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    Its just that when I hear people say how passionate they are, it puts the image in my head of them blissfully enthralled in the experience moment-by-moment without the least frustration or agitation. Perhaps Im right, or wrong.

    Evidently according to some of these posts, passion is indeed a blissful state not rattled by the conditions of the dreaded J.O.B. To me I nearly wing my sketchbook out a window when I cant get a perspective piece working. I suppose that may still count as passion - just not the kind Im after.

    It also probably doesn't help that I am impatient, and art is not friendly to the impatient.

    help and crits desired

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    Quote Originally Posted by Saeaie View Post
    Its just that when I hear people say how passionate they are, it puts the image in my head of them blissfully enthralled in the experience moment-by-moment without the least frustration or agitation.
    See, there's your problem. Passion and bliss are most certainly not synonyms! Remember, one of the meanings of passion is suffering. Passion is dangerous, and always riding on the edge of disaster. (And this is why most of the people who throw the word around so cavalierly are full of shit.)
    If you didn't care, you wouldn't be frustrated.


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    You are not born with passion! It develops over time with work and nurturing. Most people who say they are passionate about art have not done enough art to know what passion is. It builds with every failure and every success. Passion has become one of those words that rings hollow because too many people who profess their passion have no clue what it is. Forget passion and work until your finders bleed. OK that's a little over the top, but you know what I mean.

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    Tristan Elwell
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    Read this:
    http://www.paulgraham.com/love.html

    The latter parts deal with the problem you're talking about.

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    Quote Originally Posted by Saeaie View Post
    Its just that when I hear people say how passionate they are, it puts the image in my head of them blissfully enthralled in the experience moment-by-moment without the least frustration or agitation. Perhaps Im right, or wrong.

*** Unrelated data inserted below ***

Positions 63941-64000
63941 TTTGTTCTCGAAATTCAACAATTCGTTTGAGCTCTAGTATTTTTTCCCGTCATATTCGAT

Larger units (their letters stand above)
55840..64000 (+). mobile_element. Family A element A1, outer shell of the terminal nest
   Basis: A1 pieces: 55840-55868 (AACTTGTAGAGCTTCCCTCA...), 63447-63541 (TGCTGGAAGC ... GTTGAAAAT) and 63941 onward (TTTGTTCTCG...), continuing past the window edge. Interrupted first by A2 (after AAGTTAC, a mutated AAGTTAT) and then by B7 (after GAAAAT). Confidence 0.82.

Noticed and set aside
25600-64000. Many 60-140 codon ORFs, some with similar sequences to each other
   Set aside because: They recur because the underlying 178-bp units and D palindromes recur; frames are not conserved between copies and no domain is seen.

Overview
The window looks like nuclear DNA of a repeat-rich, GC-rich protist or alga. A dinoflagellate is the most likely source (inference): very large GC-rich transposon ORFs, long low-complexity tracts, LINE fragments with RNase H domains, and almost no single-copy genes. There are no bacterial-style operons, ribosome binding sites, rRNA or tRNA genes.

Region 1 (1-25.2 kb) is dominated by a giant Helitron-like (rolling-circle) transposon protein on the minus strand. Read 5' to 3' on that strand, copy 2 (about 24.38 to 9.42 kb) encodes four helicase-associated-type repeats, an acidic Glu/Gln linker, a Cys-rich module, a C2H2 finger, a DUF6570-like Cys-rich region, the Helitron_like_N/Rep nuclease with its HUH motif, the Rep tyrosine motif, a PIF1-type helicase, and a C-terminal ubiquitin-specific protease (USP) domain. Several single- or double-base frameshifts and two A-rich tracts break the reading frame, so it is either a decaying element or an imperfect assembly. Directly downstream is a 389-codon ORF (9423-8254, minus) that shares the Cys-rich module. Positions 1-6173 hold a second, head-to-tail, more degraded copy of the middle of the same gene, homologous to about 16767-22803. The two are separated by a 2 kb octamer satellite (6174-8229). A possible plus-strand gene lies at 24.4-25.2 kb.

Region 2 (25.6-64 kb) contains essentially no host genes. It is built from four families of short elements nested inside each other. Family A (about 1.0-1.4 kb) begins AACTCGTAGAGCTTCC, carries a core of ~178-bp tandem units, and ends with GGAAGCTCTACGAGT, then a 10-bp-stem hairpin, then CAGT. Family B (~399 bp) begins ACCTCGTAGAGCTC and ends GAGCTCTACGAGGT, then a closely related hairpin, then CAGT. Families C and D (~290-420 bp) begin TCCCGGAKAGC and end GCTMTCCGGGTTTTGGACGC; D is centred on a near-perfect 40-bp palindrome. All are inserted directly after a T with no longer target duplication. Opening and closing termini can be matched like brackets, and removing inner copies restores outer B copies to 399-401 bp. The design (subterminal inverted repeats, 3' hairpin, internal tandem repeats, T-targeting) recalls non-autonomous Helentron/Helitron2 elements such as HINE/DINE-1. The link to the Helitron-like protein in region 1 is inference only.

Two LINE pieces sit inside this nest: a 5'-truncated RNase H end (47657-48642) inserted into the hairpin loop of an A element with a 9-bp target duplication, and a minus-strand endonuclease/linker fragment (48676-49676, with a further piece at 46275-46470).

No, that's just in movies. Being really passionate about something would mean coming back to it again and again and again even though half the time it's frustrating or grueling or yes, even tedious... When there's something you just can't let go of in spite of the fact that it's driving you nuts most of the time.

    This is exactly what I was trying to get at in that other thread about relevant careers... People think they're "passionate" about things just because they enjoy them. No. You're "passionate" about something if you keep feeling the drive to do it in spite of the fact that you might not be "enjoying" it half the time.

    (Not to be confused with obsessive-compulsive disorders where you have the irresistable urge to do things you aren't even interested in and definitely don't want to do...)

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    Actually, what you should probably be asking is not how "passionate" you are about making art, but how interested are you in making art? Interested enough to put in years of hard work? Interested enough to spend years doing it for a living in situations where you won't always be doing the fun stuff you want to do? Or are you only interested in it as a hobby, doing it whenever you feel like it? Because that's what it's going to come down to in the end, passion or not.

    And it's okay to just make art your hobby, if that's the limit of your interest.

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    Think of that story with Socrates and someone who wanted to be wise and whatnot. Guy walks up to him, asking for Socrates to teach him how to be wise. Socrates leads him to a river and asks the hopeful what he sees. Said hopeful gives his answer and Socrates plunges his head in the water till the guy can't breath. Socrates lifts the guy's head out of the water and asks him what he wanted more than anything else at that moment, the guy answering "to breath, more than anything else". Socrates replies with something like "When your desire for wisdom is more than your want to breath, you'll find wisdom."